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July 11, 2018

Man contracted flesh-eating bacterial infection in this South Jersey river

And now he's fighting for his life

Odd News Infections
04072018_resistant_bacteria_CDC. Source/Centers for Disease Control and Prevention

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A South Jersey man contracted a flesh-eating bacteria while he was crabbing in South Jersey's Maurice River that is now threatening his life. 

Angel Perez, 60, of Millville, Cumberland County, noticed swelling and pain in his right leg late last week. Then he broke out in blisters and in hallucinations. Perez remains at Cooper University Hospital, where his skin is still raw, scarred and red, and in critical condition.


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“The choice is life or limbs,” Perez's daughter, Dilena Perez-Dilan, told CBS Local

“The sores started showing up on his legs and he started hallucinating.”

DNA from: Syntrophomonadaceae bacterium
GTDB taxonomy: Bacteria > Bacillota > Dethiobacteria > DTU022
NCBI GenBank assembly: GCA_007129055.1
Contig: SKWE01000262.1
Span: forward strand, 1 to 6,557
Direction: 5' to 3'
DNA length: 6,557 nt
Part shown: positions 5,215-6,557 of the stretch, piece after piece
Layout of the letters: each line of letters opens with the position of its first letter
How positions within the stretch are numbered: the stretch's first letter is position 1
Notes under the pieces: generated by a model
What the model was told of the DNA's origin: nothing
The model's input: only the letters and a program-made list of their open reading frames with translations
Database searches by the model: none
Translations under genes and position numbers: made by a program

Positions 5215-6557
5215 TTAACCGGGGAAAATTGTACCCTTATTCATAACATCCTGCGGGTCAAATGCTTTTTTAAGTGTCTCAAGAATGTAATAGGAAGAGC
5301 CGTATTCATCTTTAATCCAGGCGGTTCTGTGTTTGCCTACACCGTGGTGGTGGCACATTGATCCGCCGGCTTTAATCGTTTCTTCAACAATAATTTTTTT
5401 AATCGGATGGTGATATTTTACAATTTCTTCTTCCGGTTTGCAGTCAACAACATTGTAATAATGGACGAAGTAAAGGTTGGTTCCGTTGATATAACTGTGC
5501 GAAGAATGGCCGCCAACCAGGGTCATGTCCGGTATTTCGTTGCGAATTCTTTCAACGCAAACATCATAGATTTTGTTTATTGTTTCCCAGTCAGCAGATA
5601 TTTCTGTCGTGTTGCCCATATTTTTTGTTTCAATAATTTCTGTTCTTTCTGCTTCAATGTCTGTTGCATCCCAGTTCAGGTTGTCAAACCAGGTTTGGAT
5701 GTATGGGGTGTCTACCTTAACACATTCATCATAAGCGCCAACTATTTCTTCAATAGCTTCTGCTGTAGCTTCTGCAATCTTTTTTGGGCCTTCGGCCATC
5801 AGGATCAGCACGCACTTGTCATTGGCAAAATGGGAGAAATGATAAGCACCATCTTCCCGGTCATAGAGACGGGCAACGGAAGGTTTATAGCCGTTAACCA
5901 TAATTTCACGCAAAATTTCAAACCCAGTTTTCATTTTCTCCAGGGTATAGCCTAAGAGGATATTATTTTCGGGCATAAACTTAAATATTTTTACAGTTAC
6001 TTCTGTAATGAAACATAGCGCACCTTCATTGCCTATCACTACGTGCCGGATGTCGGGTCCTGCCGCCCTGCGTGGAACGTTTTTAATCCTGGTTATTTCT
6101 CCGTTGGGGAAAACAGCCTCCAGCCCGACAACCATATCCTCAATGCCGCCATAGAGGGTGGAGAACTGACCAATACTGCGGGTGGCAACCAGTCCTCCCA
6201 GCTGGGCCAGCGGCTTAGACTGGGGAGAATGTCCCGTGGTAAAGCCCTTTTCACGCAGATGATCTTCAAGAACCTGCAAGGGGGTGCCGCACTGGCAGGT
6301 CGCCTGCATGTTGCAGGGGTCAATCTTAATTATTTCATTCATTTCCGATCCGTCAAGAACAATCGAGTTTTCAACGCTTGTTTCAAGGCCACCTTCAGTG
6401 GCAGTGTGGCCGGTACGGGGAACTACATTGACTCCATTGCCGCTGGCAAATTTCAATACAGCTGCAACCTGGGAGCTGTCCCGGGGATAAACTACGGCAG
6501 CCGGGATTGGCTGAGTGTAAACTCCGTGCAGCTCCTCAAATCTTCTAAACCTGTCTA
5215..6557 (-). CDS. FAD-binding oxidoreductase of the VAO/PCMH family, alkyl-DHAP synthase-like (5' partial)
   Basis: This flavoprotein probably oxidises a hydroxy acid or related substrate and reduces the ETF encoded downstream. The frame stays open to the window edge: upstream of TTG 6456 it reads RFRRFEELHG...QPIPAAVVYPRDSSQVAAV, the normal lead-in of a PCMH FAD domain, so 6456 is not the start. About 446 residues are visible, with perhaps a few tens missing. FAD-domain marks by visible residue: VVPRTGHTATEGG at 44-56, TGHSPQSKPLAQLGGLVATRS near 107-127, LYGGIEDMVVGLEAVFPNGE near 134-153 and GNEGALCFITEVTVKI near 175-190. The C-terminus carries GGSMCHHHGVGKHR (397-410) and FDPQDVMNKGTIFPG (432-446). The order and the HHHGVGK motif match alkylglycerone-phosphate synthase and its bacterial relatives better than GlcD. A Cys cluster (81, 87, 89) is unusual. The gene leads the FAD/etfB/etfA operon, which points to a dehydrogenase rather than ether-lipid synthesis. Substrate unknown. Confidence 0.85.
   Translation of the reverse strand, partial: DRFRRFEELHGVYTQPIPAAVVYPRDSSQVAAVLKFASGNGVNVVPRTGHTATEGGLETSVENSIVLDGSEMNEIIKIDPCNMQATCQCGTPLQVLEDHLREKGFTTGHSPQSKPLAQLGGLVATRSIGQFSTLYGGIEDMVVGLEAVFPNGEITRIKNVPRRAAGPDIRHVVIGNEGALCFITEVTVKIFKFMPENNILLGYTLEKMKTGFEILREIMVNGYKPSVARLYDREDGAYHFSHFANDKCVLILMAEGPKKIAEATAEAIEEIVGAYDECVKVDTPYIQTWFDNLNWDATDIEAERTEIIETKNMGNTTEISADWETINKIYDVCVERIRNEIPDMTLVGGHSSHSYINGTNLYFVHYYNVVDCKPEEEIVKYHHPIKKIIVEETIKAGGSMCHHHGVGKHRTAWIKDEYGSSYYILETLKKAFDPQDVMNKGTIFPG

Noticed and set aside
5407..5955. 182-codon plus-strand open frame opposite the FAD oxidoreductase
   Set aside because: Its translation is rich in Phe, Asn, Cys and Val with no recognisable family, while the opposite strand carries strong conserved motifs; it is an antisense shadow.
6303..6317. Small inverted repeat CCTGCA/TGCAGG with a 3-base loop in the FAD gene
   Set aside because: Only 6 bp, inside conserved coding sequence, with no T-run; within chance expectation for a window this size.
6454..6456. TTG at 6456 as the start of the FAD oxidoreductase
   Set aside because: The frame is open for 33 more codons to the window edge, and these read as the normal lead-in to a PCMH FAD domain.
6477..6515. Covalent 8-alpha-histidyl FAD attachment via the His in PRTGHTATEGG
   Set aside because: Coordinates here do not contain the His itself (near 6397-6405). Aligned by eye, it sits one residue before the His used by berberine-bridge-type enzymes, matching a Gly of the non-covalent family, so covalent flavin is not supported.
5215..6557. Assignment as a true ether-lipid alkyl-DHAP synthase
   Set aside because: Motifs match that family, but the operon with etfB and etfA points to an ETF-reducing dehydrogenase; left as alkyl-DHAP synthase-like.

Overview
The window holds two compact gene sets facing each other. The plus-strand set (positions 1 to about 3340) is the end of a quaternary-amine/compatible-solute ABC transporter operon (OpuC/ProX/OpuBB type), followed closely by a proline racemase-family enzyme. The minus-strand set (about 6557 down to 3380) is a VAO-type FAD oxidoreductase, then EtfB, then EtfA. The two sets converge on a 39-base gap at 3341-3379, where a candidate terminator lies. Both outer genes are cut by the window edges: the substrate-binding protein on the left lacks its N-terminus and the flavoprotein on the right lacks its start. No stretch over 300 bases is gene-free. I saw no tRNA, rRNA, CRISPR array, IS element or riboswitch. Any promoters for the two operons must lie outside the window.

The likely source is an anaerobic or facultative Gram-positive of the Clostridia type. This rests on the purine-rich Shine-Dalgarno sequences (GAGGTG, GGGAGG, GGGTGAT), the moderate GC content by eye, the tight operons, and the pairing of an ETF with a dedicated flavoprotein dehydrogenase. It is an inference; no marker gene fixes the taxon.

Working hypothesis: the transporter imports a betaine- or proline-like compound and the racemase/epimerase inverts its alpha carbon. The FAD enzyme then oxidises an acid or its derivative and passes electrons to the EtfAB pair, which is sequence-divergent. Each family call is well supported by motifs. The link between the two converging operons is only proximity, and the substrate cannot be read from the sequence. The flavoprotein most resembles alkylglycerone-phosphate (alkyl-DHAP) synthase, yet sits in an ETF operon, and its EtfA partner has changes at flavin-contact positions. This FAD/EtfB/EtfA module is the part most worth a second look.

The bacteria is called Vibrio vulnificus, a rare infection typically contracted in brackish or salt water, and is most common between May and October in warmer ocean temperatures. The disease can also be contracted from eating raw or undercooked shellfish, particularly oysters, according to the Center for Disease Control. People with compromised immune systems are more likely to contract it — but anyone can get this kind of infection.

According to the CDC, about 1 in 7 people with a Vibrio vulnificus wound infection dies, typically within a day or two of becoming ill, and limb amputations are common.

Perez, a native of Puerto Rico, came to the U.S. in the 1980s and brought with him a knack for handiwork and fixing up cars, The Washington Post reported. But after he was diagnosed with Parkinson's Disease in 2006, he could no longer use his hands the way he used to. So, he threw himself into his new hobby: crabbing. 

“He’s praising God,” Perez-Dilan told the Post. “And he's saying, 'I'm going to fight. I’m going to fight. I’m going to fight.' ”